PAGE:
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 What is a High Torque Retention Knob?

JM's High Torque retention knobs have a unique, newly-patented design that prevents toolholder distortion.  When a toolholder is distorted it will not fit properly in the spindle. An expanded toolholder is free to move in the spindle causing excessive harmonics, damage to the toolholder and spindle, and poor tool life.  High Torque retention knobs are longer than a traditional retention knob, but share the same head dimensions.  The additional length also increases durability of the retention knob; a standard knob has less shank elasticity and will fatigue faster.  The extra length of the knob is added to the shank of the knob below the flange.  This relief, along with a precision pilot and controlled threads, allows for the stress to be distributed into a deeper cross-section of the toolholder where it has more resistance. 

(US Patent # 8.998.545 B2   Japan Patent # 5675649) 

Advantages
- Reduced harmonics
- Increased taper contact
- Improved set-up times
- Increased rigidity
- Balanced by design
- Works in any new or used toolholder made to industry specifications


                      Signs of a Deformed Toolholder   
When inspecting a toolholder that has been in a machine spindle, examine it for fretting rings around the small and large end of the taper.  The fretting ring that is found on the small end of the taper is formed from the retention knob expanding the toolholder.  The fretting ring on the large end of the toolholder below the Gage Line is from the toolholder moving in the spindle.  When the toolholder is expanded, it is free to move in the spindle and is riding on the two high contact points.   The rest of the toolholder is making limited contact with the spindle.  When a High Torque Retention Knob is placed in the toolholder it prevents the toolholder from expanding.  A holder that is not expanded will properly seat with the spindle.  A visual inspection of the toolholder will show that a toolholder that is properly seated will have an even wear pattern starting at the gage line and progress up 70-80% towards the small end of the taper.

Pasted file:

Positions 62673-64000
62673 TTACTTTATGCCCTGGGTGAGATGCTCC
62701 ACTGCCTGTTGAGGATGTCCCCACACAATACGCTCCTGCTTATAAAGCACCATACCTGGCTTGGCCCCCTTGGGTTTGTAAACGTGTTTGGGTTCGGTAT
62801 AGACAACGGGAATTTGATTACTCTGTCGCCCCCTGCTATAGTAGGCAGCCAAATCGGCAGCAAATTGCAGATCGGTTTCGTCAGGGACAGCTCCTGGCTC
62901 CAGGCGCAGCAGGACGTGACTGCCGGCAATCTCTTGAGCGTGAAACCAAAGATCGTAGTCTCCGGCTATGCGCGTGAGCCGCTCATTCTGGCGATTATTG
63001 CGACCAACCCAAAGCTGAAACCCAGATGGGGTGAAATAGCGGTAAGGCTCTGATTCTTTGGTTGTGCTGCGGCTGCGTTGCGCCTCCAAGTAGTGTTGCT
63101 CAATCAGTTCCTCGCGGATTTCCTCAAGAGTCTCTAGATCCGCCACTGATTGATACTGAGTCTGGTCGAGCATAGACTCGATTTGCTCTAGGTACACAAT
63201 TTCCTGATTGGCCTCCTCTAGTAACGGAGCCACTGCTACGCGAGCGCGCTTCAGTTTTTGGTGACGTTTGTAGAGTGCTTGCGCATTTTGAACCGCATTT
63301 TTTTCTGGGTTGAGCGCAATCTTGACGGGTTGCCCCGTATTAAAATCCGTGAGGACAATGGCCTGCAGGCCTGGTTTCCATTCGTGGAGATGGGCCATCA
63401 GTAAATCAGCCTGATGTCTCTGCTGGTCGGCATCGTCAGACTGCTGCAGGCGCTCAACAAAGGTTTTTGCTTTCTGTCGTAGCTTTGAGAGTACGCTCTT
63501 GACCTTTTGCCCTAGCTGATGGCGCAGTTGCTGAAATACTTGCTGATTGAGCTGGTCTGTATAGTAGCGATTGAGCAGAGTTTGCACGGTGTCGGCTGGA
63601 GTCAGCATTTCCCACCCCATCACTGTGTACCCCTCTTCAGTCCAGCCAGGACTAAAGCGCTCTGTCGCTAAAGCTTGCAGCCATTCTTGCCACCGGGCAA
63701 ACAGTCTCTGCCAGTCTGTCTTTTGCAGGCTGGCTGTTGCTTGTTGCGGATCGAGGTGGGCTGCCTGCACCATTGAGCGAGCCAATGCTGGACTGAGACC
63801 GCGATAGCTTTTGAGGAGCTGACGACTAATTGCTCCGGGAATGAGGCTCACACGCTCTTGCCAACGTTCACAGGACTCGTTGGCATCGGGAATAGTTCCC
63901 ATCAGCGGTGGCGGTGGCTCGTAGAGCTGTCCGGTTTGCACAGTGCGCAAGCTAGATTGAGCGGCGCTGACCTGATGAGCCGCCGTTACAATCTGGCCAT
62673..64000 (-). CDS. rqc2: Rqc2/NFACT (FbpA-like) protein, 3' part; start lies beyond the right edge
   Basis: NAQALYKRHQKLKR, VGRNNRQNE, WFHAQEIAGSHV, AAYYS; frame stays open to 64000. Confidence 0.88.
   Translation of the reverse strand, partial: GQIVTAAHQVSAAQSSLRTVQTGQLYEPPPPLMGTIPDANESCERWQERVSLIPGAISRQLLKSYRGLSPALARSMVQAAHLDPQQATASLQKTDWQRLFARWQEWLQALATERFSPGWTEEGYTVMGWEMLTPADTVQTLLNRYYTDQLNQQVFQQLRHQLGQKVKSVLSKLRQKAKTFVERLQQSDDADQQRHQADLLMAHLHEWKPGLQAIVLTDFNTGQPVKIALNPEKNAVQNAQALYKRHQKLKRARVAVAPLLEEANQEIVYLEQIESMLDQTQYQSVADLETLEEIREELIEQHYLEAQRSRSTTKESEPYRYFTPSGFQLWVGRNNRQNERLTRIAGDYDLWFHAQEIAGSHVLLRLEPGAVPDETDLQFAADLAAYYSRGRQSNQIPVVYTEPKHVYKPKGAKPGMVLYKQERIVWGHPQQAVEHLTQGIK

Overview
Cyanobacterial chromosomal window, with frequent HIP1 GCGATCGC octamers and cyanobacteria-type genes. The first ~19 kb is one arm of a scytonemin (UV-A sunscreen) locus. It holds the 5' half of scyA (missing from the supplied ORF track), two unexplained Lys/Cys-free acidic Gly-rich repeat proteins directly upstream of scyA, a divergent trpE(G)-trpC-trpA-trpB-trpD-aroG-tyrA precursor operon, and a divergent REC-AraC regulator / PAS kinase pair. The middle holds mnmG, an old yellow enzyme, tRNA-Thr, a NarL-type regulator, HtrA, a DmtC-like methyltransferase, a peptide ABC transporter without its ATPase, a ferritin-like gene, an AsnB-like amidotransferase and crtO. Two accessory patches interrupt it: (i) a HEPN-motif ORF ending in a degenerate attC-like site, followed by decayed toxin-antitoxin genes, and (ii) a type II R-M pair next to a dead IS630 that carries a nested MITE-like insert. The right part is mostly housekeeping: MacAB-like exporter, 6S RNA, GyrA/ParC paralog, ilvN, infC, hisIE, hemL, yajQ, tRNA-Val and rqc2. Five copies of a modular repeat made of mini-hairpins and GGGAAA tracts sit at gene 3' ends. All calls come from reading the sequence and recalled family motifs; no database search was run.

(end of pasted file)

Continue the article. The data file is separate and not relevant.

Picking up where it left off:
If your toolholders have fretting marks, Click Here to take our Taper Contact Test.
 

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